Symposium marking the 10th Anniversary of the Vienna Meeting on the Convention for the Prohibition of Anti-Personnel Mines
"Assisting Landmine Survivors: A Decade of Efforts"
Opening Speech by
Austrian State Secretary for Foreign Affairs Dr. Hans Winkler
Vienna, 12 February 2007
Ladies and Gentlemen,
At the outset, allow me to thank you all for your presence here at the symposium marking the 10th Anniversary of the Vienna Meeting on the Convention for the Prohibition of Anti-Personnel Mines. It was exactly TODAY ten years ago that a core group of like-minded states met in the Austrian capital to discuss the initial draft text of a Convention to Ban Anti-Personnel Mines.
This meeting from 12 -14 February 1997 was a formal follow up to the call made by the then Canadian Foreign Minister Lloyd Axworthy at the International Strategy Conference: Towards a Global Ban on Anti-Personnel Mines in Ottawa in 1996 - the very conference that provided the name to the Ottawa Process. I remember personally that in the beginning not everybody believed in its success. But this process turned out to be one of the most successful ones in international disarmament not least due to its humanitarian implications. Despite major concerns expressed by a number of states Llyod Axworthy had decided in 1996 to demand the negotiation and signature of a Treaty to Ban Anti-Personnel Mines by the end of 1997.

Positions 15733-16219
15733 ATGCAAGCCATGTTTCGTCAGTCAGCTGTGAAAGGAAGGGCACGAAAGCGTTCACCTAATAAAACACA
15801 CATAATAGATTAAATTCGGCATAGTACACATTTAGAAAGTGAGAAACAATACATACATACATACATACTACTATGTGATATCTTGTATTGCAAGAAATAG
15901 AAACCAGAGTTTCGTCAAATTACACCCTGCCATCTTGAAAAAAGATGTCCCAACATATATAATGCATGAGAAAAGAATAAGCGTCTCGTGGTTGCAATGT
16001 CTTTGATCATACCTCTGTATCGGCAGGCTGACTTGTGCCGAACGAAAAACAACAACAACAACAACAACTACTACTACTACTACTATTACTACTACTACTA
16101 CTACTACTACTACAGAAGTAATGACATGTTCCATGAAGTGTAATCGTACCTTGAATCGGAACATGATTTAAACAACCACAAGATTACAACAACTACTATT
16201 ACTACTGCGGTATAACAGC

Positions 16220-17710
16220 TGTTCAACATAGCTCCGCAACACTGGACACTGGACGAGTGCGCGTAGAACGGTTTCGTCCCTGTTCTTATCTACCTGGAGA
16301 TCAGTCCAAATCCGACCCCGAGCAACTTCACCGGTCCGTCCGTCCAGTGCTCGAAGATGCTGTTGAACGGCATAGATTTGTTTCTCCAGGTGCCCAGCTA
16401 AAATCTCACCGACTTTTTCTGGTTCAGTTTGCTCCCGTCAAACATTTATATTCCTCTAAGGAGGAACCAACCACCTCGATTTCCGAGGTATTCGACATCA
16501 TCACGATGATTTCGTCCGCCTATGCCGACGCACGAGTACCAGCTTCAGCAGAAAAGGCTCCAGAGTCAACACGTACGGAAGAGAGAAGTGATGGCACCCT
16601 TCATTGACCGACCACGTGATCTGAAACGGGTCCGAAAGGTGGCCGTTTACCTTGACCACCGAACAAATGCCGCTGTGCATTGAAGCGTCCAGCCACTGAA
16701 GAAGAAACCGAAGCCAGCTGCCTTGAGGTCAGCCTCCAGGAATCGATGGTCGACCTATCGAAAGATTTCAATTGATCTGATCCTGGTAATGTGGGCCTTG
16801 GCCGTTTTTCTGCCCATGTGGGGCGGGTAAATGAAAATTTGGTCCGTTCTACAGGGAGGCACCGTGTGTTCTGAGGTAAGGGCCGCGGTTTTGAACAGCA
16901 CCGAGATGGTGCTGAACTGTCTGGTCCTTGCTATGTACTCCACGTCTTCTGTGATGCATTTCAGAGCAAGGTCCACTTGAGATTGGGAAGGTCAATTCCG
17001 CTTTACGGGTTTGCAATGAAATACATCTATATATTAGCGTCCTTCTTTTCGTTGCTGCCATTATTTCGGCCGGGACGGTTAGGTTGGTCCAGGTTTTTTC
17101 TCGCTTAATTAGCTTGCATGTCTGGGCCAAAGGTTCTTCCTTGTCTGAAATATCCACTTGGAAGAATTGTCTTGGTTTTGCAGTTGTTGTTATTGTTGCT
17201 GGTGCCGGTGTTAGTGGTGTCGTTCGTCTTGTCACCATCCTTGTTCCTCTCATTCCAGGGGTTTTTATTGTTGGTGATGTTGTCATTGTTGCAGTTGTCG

I would like to recall that on the political level it was the commitment of the then Foreign Minister Schüssel and then State Secretary Benita Ferrero-Waldner that initiated the process in Austria. In October 1996, the Austrian delegation to the Ottawa Conference already had a first draft of an Anti-Personnel Mine Ban Convention with them. This draft was circulated in November the same year and discussed at the expert meeting which was held in Vienna exactly 10 years ago. The meeting was chaired by Dr.Thomas Hajnoczi - who I also welcome among us today - and provided states with an initial opportunity to comment directly on the first draft of the Convention. Austria had expected 90 governments to attend, and in fact the long narrow room where the meeting was held was packed with 111 government representatives and many NGOs.